Most modern, high performance HVAC systems used closed-loop feedback control. The closed-loop control system has several sensors, such as thermostats and humidistat. The temperature and humidity are controlled variables on this system. The control system must keep the occupied zone's controlled variables within a specified range.

Heating System

The heating system in 41 Cooper Square utilizes two methods of heating. First, it passes hot water through copper coils situated in floors and ceilings all around the building to heat indoor spaces through natural convection and radiation. Second, hot water is provided to the air-handling units where it heats the flow of air recirculated and entering the building, which is distributed throughout the building in ducts and variable air volume (VAV) units. Figure 6 illustrates 41 Cooper Square’s dual system of heating.

Figure 6: Schematic of 41 Cooper Square heating system.

This figure shows that the heating system utilizes two separate flows of water to operate the air-handling units and radiant panels. The Primary Flow is the hot water that is produced by the hot water heaters. This flow is routed directly to the system’s air handling units. Once in the air handling unit, the water is passed through a series of coils that heat the incoming air. The primary flow is also routed to a plate and frame heat exchanger, where it is used to heat a Secondary Radiant Hot Water Flow which is pumped through the building’s radiant floors and ceiling panels.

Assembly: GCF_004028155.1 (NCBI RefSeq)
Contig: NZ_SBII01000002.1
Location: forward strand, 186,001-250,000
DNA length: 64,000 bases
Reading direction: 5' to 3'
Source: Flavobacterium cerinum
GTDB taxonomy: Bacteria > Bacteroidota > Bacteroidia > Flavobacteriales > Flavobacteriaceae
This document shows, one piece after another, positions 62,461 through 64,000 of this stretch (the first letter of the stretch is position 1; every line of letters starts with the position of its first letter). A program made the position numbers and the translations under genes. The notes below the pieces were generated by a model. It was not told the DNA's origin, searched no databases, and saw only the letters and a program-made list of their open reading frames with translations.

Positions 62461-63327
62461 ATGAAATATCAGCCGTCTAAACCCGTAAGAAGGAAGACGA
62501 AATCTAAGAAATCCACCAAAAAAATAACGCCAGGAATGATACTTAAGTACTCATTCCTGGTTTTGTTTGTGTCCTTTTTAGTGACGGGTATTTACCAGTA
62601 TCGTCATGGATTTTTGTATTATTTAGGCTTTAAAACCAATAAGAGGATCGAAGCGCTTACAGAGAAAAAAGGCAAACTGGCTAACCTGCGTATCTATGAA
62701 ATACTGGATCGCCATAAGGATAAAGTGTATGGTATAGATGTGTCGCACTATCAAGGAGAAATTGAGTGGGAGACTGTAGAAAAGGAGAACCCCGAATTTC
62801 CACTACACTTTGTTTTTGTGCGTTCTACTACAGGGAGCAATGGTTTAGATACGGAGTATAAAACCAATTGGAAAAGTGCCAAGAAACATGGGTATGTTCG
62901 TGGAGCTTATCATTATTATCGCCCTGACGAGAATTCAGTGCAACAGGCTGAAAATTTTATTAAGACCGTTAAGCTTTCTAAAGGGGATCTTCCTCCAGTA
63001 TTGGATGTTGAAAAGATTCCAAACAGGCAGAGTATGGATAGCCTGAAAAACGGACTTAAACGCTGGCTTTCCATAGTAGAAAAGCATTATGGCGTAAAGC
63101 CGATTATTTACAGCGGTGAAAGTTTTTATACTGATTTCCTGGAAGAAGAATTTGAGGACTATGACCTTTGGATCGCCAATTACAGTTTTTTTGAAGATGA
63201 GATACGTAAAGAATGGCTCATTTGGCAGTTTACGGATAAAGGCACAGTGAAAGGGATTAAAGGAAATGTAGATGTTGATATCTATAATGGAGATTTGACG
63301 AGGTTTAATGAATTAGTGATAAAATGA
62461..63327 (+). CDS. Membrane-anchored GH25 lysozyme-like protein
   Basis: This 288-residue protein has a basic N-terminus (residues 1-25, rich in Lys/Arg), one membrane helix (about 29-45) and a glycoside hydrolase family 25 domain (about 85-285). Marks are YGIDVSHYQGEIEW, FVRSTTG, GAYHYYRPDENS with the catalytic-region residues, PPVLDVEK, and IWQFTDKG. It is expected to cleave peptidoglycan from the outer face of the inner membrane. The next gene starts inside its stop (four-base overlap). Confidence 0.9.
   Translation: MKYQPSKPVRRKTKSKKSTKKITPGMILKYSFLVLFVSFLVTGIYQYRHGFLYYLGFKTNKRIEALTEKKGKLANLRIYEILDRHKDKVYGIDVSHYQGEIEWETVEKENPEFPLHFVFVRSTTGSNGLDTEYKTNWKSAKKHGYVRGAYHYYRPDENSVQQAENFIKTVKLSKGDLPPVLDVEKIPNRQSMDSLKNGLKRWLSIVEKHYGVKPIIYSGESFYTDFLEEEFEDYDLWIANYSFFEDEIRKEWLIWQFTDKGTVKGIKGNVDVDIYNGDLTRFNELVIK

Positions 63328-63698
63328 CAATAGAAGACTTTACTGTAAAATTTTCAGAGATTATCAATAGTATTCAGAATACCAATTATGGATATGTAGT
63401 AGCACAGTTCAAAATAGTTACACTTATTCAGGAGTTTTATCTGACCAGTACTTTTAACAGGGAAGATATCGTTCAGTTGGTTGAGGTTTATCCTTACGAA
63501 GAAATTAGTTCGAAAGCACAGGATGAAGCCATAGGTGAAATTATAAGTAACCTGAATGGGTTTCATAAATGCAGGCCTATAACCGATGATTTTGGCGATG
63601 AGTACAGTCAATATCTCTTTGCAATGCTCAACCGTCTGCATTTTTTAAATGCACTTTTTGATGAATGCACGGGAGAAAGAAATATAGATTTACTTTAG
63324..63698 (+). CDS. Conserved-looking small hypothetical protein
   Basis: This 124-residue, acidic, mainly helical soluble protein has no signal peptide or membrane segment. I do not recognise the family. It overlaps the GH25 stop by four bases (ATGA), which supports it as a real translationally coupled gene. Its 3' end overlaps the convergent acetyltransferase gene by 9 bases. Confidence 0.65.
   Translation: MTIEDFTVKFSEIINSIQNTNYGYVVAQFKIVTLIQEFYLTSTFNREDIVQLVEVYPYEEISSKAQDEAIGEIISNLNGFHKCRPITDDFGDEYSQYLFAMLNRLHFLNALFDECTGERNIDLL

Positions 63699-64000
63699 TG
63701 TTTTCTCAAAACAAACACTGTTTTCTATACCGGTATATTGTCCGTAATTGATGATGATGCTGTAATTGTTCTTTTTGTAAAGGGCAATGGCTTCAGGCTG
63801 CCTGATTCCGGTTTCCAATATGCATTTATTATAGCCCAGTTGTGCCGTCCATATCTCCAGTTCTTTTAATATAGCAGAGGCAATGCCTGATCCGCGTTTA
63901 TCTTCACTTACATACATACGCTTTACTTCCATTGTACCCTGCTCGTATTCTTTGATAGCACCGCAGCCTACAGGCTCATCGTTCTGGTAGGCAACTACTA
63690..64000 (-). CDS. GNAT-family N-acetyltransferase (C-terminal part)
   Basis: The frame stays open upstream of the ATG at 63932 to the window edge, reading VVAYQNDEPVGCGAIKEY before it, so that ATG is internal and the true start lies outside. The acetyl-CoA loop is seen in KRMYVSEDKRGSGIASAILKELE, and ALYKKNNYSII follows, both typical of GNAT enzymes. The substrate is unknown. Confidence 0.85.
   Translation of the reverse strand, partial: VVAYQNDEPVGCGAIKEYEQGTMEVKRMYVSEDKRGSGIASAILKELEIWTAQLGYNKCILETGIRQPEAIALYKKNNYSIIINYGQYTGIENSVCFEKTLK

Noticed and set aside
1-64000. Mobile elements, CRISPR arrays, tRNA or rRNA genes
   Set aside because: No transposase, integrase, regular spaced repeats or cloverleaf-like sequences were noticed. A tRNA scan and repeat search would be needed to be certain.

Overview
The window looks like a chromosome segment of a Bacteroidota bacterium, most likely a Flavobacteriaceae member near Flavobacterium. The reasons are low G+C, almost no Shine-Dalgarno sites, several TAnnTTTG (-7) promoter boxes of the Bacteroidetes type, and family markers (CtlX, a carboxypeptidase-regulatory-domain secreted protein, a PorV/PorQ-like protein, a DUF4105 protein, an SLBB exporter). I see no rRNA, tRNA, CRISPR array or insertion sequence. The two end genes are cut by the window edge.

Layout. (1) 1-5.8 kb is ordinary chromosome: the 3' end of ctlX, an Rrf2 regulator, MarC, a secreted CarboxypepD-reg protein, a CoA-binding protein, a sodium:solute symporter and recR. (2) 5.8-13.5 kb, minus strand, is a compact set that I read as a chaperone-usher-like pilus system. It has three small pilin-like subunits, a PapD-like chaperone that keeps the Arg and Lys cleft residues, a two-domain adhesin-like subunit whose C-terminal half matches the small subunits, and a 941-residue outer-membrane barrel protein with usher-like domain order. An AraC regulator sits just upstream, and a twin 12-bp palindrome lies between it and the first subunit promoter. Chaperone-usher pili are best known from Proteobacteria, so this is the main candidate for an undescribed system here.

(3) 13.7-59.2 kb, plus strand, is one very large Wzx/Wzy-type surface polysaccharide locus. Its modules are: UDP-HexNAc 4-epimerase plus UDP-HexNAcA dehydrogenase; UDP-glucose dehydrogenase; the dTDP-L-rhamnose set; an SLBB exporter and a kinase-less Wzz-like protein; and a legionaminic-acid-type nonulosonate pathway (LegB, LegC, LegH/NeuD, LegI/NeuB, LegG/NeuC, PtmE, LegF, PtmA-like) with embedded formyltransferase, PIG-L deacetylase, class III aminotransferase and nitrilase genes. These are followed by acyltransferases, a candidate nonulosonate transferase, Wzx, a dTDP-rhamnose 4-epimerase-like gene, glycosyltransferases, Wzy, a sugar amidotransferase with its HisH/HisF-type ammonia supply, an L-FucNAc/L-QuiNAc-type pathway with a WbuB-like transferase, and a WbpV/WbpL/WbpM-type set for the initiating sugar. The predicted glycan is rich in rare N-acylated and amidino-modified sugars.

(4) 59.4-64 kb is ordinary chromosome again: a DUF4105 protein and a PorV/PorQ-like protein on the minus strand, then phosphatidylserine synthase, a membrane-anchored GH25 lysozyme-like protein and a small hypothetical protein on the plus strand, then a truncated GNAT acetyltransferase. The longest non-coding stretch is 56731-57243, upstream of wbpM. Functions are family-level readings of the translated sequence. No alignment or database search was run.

Cooling System

A primary method of cooling in the 41 Cooper Square building consists of radiant ceiling panels. Chilled radiant water is passed through copper coils situated throughout the building, absorbing heat through natural convection and radiation. Water has a much higher specific heat than air1, and thus can absorb more thermal energy per unit mass. Consequently the use of water as a working fluid allows 41 Cooper Square to meet cooling loads more efficiently. However, it is still necessary to provide fresh air to all indoor spaces. Air is drawn from outside and treated in air- handling units. Inside these units, the flow of fresh air is cooled to a desired temperature before being sent to offices and classrooms. The overall cooling system with both the radiant heating and air-handling components is illustrated in Figure 7.

Figure 7: Schematic of 41 Cooper Square cooling system.

 The schematic shows that the cooling system consists of three separate water flows. The building’s two chillers produce the primary flow. This chilled water supply is routed to a header, which provides secondary chilled water to the air-handling units and radiant chilled water heat exchanger. In the air-handling units, the water is passed through various coils and radiators to cool and dehumidify air used for indoor ventilation. At the plate and frame heat exchanger, heat is absorbed by the secondary chilled water flow to cool the radiant chilled water flow, which is pumped through the building’s radiant floors and ceilings. As it passes through these panels, the water absorbs heat before it is cooled again at the heat exchanger. Finally, the chiller’s vapor-compression refrigeration cycle requires that the refrigerant be condensed from a vapor to a liquid. In order to achieve this phase change, evaporative cooling towers provide water with which to cool the refrigerant.  The flow of cold water produced by the cooling towers is called the condenser water flow.